A new study conducted by researchers from Sweden, Norway and Germany revealed that current rates of plastic emissions globally may already be triggering that we will not be able to reverse.
Our collective addiction to plastic may have become yet another means of dooming the planet. Photo: Image by maja7777 from Pixabay
According to the authors, plastic pollution is a global threat, and actions to drastically reduce emissions of plastic to the environment are "the rational policy response".
Plastic is found everywhere on the planet: from deserts and mountaintops to deep oceans and Arctic snow.
As of 2016, estimates of global emissions of plastic to the world's lakes, rivers and oceans ranged from 9 to 23 million metric tons per year, with a similar amount emitted onto land yearly. These estimates are expected to almost double by 2025 if business-as-usual scenarios apply.
"Plastic is deeply engrained in our society, and it leaks out into the environment everywhere, even in countries with good waste-handling infrastructure," says Matthew MacLeod, Professor at Stockholm University and lead author of the study. He says that emissions are trending upward even though awareness about plastic pollution among scientists and the public has increased significantly in recent years.
That discrepancy is not surprising to Mine Tekman, a PhD candidate at the Alfred Wegener Institute in Germany and co-author of the study, because plastic pollution is not just an environmental issue but also a "political and economic" one. She believes that the solutions currently on offer, such as recycling and cleanup technologies, are not sufficient, and that we must tackle the problem at its root.
A poorly reversible pollutant of remote areas of the environment
Plastic accumulates in the environment when amounts emitted exceed those that are removed by cleanup initiatives and natural environmental processes, which occurs by a multi-step process known as weathering.
Remote environments are particularly under threat as co-author Annika Jahnke, researcher at the Helmholtz Centre for Environmental Research (UFZ) and Professor at the RWTH Aachen University explains:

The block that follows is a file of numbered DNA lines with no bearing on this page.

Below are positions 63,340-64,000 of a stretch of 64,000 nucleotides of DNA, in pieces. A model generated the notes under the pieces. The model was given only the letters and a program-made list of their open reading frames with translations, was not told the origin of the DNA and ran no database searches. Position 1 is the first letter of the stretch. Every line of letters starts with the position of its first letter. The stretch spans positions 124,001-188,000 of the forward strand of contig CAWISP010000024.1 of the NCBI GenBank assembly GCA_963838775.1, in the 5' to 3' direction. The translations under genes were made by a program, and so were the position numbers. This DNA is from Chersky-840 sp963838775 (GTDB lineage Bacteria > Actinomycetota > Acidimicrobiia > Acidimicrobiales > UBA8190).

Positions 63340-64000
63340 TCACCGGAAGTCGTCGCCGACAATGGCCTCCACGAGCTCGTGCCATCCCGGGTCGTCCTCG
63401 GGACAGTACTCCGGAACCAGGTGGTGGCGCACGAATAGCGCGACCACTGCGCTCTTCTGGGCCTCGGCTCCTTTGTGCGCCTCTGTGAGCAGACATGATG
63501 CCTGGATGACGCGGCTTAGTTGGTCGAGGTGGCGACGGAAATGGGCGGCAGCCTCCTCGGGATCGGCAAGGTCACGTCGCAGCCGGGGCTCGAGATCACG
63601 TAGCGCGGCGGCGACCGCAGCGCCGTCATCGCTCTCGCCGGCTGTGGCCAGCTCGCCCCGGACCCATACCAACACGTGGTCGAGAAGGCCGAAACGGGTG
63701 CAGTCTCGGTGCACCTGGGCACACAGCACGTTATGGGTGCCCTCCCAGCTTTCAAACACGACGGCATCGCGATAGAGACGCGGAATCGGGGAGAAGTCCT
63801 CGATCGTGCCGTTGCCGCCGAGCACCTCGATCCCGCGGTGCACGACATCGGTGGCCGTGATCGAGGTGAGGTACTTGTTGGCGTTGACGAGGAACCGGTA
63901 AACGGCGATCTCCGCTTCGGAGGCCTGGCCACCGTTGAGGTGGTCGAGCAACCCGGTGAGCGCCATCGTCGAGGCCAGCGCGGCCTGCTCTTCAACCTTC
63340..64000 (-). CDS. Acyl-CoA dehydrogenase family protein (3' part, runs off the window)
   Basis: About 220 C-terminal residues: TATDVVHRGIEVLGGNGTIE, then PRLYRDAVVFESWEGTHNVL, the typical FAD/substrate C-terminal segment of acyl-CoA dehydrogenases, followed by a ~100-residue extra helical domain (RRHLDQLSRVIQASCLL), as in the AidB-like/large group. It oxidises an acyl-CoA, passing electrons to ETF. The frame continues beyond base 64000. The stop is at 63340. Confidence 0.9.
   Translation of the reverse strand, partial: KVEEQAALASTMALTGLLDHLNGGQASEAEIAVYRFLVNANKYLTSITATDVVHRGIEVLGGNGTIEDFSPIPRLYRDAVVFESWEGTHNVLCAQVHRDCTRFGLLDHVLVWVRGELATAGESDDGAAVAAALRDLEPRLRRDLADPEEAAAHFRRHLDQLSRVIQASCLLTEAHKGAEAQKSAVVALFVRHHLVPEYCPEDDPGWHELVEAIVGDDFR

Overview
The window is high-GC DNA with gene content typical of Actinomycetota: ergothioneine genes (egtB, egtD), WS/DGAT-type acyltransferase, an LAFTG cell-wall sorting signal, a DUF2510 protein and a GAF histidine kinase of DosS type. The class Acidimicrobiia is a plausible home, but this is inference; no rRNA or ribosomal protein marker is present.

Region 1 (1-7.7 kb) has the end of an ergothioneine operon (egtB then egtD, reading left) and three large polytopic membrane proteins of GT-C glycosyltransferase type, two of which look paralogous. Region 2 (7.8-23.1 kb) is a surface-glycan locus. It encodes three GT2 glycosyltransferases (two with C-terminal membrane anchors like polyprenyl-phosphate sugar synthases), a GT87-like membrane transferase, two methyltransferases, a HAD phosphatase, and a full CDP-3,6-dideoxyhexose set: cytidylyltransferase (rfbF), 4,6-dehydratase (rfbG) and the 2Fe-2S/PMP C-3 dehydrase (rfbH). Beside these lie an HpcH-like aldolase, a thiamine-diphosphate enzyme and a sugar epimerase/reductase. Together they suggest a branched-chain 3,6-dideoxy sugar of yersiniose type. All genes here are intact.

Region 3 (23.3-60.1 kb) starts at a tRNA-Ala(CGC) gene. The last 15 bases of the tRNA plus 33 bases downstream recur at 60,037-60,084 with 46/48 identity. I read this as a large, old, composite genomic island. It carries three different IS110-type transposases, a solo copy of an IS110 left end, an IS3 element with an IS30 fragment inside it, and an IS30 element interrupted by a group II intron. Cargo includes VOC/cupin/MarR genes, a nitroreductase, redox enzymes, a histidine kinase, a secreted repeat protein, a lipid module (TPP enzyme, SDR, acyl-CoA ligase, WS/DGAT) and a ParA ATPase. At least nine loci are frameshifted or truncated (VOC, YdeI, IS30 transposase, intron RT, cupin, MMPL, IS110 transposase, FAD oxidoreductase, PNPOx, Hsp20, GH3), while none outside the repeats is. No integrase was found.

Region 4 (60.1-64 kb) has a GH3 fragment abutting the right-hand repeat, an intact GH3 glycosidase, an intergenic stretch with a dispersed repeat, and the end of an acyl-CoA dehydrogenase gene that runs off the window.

"In remote environments, plastic debris cannot be removed by cleanups, and weathering of large plastic items will inevitably result in the generation of large numbers of micro- and nanoplastic particles as well as leaching of chemicals that were intentionally added to the plastic and other chemicals that break off the plastic polymer backbone. So, plastic in the environment is a constantly moving target of increasing complexity and mobility. Where it accumulates and what effects it may cause are challenging or maybe even impossible to predict."
A potential tipping point of irreversible environmental damage
On top of the environmental damage that plastic pollution can cause on its own by entanglement of animals and toxic effects, it could also act in conjunction with other environmental stressors in remote areas to trigger wide-ranging or even global effects.
The new study lays out a number of hypothetical examples of possible effects, including exacerbation of climate change because of disruption of the global carbon pump, and biodiversity loss in the ocean where plastic pollution acts as additional stressor to overfishing, ongoing habitat loss caused by changes in water temperatures, nutrient supply and chemical exposure.
Taken all together, the authors view the threat that plastic being emitted today may trigger global-scale, poorly reversible impacts in the future as "compelling motivation" for tailored actions to strongly reduce emissions.